Pharmaceutical companies Merck & Co. and Ridgeback Biotherapeutics announced Monday the submission of emergency use authorization to the Food and Drug Administration for molnupiravir, an antiviral drug that offers the promise that COVID-19 could soon be treated by a pill.
Molnupiravir, an orally ingested antiviral pill, is used to treat mild to moderate adult cases of COVID-19 that are at risk of worsening to severe COVID-19 or hospitalization, according to the companies. It was created by researchers at Emory University in Atlanta and is given as four pills taken twice a day for five days.
An interim analysis from a clinical trial found the antiviral medicine reduced the risk of hospitalization or death by approximately 50%.
Since early in the pandemic, public health officials have hoped for effective antivirals that could help prevent severe infection in people exposed to the SARS-CoV-2 virus. Several existing drugs were tested against the virus early on but shown to have no benefit for patients.
In June, the Biden administration allocated $3.2 billion toward the development of an antiviral, saying the drugs would be a crucial part of the fight against the virus.
If the medicine is approved for emergency use authorization, Merck says it will supply about 1.7 million doses of molnupiravir to the U.S. government for distribution.
Also in the news:
► COVID-19 infection rates fell about 12% last week compared with the week before, and hospitalizations dropped 14%, Centers for Disease Control and Prevention Director Dr. Rochelle Walensky said.
►The most recent suspected COVID-19 outbreak at a zoo is at the Great Plains Zoo in Sioux Falls. The zoo announced that one of its Amur tigers had tested positive for COVID-19 on Thursday. Other big cats were taken off display and tested after showing symptoms.
►Nevada this week became one of the last states to publicly report rapid antigen tests as part of its coronavirus tallies. Maryland remains the lone U.S. state that doesn’t incorporate rapid tests in its online dashboard or include them in virus statistics.
📈Today’s numbers: The U.S. has recorded more than 44 million confirmed COVID-19 cases and more than 713,000 deaths, according to Johns Hopkins University data. Global totals: More than 237 million cases and 4.8 million deaths. More than 187 million Americans – 56.4% of the population – are fully vaccinated, according to the CDC.
📘What we’re reading: For a time, the U.S. vaccine rollout was the envy of much of the world. Since then, the United States has become a global vaccine laggard, the percentage of its population inoculated lower than dozens of other nations. Supply isn’t the problem — a complicated and confounding lack of demand is to blame.
With an official application submitted last Thursday for the Pfizer-BioNTech COVID-19 vaccine, more than 28 million children could become eligible to receive the shot days after Halloween, and pediatricians and pharmacists are bracing for a crush.
But parents need to be prepared to wait a few days after the Food and Drug Administration gives its expected go-ahead, experts say, while the system gears up to give the new lower-dosage formulation for that age group.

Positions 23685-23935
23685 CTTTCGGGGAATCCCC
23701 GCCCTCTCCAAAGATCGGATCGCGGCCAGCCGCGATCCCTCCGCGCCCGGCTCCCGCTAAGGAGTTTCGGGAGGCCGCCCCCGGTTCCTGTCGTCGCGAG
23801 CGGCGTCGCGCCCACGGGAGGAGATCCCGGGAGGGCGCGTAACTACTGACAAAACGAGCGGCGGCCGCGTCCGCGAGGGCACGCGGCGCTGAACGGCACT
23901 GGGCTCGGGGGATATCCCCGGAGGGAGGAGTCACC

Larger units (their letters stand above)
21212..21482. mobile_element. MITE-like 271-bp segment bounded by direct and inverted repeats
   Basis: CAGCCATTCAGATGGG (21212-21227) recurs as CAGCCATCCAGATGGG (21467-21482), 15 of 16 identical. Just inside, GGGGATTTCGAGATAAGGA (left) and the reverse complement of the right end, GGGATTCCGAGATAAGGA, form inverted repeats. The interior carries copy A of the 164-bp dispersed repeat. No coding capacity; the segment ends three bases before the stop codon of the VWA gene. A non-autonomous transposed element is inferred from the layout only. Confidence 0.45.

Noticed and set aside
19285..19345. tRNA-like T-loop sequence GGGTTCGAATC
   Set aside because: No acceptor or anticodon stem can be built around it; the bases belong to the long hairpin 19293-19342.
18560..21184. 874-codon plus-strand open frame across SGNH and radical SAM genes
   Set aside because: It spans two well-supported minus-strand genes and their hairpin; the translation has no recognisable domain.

“There is probably going to be a period of time where demand exceeds supply, very similar to what we saw in doses for adults back in December,” said Dr. Shereef Elnahal, CEO of University Hospital in Newark, New Jersey.
– Elizabeth Weise, USA TODAY
Breakthrough COVID-19 infections in Arizona rose to nearly 18% of new cases in September, but state health officials emphasize vaccination remains the best way to prevent serious illness and death.
Ever since the highly contagious delta variant took hold in the U.S. and Arizona in the early summer, rates of breakthrough COVID-19 infections have been climbing.
As of September, breakthrough infections made up 17.87% or about one in six new COVID-19 cases, according to data from the Arizona Department of Health Services.
– Stephanie Innes, Arizona Republic
While California has a few statewide requirements for all schools, such as requiring all public and private school teachers and students to wear face masks indoors, and a vaccinate-or-test rule for teachers starting in mid-October, many other details are left to local school officials. That includes the who, when, where and how to test for COVID-19 and ever-shifting quarantine rules.
Some large urban districts such as Los Angeles, San Francisco and Oakland tell students to mask up for outdoor recess, while many others do not. Some schools have rigorous on-site mandatory COVID-19 testing programs, but many don’t.
Across the state, parents who want to see more testing are looking to the Los Angeles Unified School District – the nation’s second-largest – as a model. The state’s largest school district has an ambitious program that mandates weekly on-site testing for all 600,000 students and 75,000 employees.
“It’s crazy that a school district as huge as Los Angeles can pull it off, and we’re just twiddling our thumbs over here,” said Samantha Benton, a mother of two in Sacramento, where only voluntary testing is offered.
– Associated Press